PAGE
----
How Many Days Should You Let Pass When You Are Writing a Blog?

Small Press, Big Impression

To write or not to write, that is the question every writer faces, must ask himself or herself, at what answer or response is it aimed? I am shooting arrows blind.

How many days is it acceptable to let pass when writing a blog–is this a blog? Is it not a web journal, a webzine? a literary review on line? It is more importantly a repository of the literary essay as I have outlined the form in one or two letters from the editor, which is what I am, the Editor-in-Chief of The Review. I could say that I am the Publishing Editor–which is what I really am, and perhaps I will in time agree to calling myself such.

At present, I have no aversion to using Publishing Editor; I also use Editor-in-Chief. Do I think the lathers less pretentious? Why would I think that? I cannot imagine that the former is more intimate in its role than the latter would be–although I can see how some might think thus. I can’t allow myself to be a snob and imagine that being the Editor-in-Chief has a less remote connection to the matter and material of the essays than being the publishing editor would. I cannot accept that an Editor-in-Chief is closer to what we imagine the role of editor is when we have even an inkling of what literary means or should mean.

There are prejudices against finance and management of this kind from artists and writers. I shouldn’t believe that the latter title of Publishing Editor is for a role that only has editorship attached because the Publisher, who puts up the money, also wants to control the content–this, in itself, is an adolescently conceived prejudice against finance, which is to say there might be more rational prejudices against finance, something with which I agree.

Prejudices or no prejudices–it is virtually impossible not to have prejudices. Honestly appraising them when they arise is the best manner with which to address them. Believing that one is completely free of prejudices is in itself a prejudgement. I am the Publishing Editor of The Review, thereby, the Editor-in-Chief, thus I am in control of the content an how the money gets spent. I fulfill the roles of Publisher and Editor. I should say that I am the only editor–in fact, I am the only author. I am the Publisher-Editor-Writer . . . so, I am like the man who wants to make a movie, and in turn writes a script, raises his own money and directs the film. Perhaps he too edits the shots in the editing room, perhaps having already made the choices of how the movie will be photographed. He could find himself behind the camera, as sometimes cinematographers do–but to be writer, director, editor, cinematographer and camera man–this is something akin to what I do here for The Review.

Is this one of the little presses? For certain, it is in the tradition of the small literary journals that had their heyday between the two world wars, particularly in Paris, London and New York. What this has to do with The Review is in the manner of orientation–do I expressly favor avant-garde aesthetic values at present? I am remiss to find them, actually, I cannot get at an intelligible or intelligent definition of anything avant-garde today. To say that all art today is avant-garde is one of the more heinous expressions endorsing conformity, conformity, conformity, much the way we find pervasive in all matters of social expression and interaction in totalitarian societies. Don’t think they did not have art and artists in Nazis Germany or in Franco’s Spain or the Soviet Union. In fact, I would say that artists in these societies of more overt control probably understood the nature of freedom and their own being free or not being free better than we do in the most sophisticatedly controlling society in history, having had to face repression of expression and find a way to remain true to one’s art while saving one’s skin and staying viable within a totalitarian political schema.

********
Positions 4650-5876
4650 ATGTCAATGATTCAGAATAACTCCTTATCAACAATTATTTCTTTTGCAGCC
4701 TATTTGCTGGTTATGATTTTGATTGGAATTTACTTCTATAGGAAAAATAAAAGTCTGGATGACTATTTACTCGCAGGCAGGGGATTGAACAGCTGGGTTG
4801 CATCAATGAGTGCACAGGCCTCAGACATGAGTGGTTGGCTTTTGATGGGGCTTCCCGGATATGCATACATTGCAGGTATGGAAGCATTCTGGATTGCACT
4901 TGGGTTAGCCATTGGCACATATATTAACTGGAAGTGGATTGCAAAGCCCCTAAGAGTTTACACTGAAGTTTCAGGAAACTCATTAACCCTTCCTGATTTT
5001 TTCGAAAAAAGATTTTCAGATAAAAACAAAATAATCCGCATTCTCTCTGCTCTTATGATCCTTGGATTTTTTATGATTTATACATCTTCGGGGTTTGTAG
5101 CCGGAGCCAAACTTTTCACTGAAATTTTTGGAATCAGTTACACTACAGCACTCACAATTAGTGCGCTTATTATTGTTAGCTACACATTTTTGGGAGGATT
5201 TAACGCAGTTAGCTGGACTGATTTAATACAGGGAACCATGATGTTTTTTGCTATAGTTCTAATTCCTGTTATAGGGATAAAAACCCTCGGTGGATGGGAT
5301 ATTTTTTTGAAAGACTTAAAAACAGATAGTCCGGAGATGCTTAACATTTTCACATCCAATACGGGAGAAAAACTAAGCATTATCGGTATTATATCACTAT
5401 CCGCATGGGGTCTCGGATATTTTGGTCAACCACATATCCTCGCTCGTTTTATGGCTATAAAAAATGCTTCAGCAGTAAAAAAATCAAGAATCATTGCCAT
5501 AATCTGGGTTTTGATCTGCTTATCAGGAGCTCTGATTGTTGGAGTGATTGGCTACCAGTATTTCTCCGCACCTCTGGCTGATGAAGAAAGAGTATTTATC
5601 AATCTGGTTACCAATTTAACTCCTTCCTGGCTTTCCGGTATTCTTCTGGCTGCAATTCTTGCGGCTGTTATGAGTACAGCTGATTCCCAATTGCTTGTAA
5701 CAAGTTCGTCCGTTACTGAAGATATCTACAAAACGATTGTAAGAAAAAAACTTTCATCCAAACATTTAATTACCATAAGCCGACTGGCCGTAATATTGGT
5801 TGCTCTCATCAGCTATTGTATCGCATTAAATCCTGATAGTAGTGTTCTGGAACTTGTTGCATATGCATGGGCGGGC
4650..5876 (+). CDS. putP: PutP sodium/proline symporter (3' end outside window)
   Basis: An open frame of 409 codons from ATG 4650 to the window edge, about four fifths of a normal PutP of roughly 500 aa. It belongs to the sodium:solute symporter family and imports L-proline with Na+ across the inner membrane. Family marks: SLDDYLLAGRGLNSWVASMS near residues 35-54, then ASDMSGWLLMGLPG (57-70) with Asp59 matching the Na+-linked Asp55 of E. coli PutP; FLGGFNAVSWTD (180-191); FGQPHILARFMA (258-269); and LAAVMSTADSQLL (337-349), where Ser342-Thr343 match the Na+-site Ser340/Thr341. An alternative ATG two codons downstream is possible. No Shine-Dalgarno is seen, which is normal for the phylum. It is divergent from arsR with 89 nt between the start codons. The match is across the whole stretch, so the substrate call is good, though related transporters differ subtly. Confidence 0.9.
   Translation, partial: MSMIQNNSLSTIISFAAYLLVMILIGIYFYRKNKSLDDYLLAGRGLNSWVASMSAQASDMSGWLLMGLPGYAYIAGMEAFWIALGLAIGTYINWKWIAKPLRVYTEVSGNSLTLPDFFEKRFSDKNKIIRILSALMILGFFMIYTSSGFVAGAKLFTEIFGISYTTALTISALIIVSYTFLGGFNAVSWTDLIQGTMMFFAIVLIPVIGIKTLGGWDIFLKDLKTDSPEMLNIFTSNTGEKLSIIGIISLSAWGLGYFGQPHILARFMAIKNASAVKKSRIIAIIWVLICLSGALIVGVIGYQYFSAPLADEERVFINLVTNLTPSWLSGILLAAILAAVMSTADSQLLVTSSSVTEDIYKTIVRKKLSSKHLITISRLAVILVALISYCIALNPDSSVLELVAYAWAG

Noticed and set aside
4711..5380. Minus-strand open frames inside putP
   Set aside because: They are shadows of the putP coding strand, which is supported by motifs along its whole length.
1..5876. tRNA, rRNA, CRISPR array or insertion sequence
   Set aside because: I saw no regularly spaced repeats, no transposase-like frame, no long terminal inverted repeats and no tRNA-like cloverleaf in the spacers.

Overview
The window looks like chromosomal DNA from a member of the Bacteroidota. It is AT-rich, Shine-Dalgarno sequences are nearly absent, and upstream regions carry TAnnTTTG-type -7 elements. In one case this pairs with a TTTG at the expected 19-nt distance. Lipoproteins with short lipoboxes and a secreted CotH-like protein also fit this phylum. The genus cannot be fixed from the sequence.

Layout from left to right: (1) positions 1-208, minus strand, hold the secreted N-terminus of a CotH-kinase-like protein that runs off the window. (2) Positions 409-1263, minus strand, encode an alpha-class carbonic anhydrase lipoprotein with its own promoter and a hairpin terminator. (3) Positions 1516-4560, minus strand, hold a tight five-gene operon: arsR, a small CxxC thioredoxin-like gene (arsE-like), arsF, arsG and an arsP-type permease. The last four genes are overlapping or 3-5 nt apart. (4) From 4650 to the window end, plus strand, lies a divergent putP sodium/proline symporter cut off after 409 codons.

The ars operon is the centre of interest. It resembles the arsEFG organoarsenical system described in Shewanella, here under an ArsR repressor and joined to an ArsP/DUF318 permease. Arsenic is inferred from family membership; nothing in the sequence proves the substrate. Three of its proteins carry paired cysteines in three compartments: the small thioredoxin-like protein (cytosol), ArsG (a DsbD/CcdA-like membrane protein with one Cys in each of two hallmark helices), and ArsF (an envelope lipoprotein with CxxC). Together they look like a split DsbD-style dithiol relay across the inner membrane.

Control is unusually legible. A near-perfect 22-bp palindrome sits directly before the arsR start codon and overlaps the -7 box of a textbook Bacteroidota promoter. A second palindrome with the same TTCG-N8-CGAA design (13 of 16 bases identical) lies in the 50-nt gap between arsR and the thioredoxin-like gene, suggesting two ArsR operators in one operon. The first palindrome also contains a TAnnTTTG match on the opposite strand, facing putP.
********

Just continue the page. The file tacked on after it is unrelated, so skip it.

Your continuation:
I do though have an acute understanding of the history of avant-garde movements, and in this have an appreciation for their purpose, their contribution, their integrity. There is far too much pandering to the ideas of being avant-garde without actually being so, in fact, there is a lot more conformity in the masquerade of being avant-garde that we have in our popular arts; and so much of the cookie-cutter MFA programs have managed just the right pinch of subversion to be stirred into the stew made by the power structure that controls all expression by giving just enough space for acceptable and manageable subversive thought to arise. This we hope to avoid–hope is not exactly the word we are looking for–will and desire is what we need. We will avoid this attempt by power to control subversion by giving space for a little of it to arise. It’s the theory of inoculation at work.

Let’s get every one inoculated against subversive expression, against anything meaningfully avant-garde.

 

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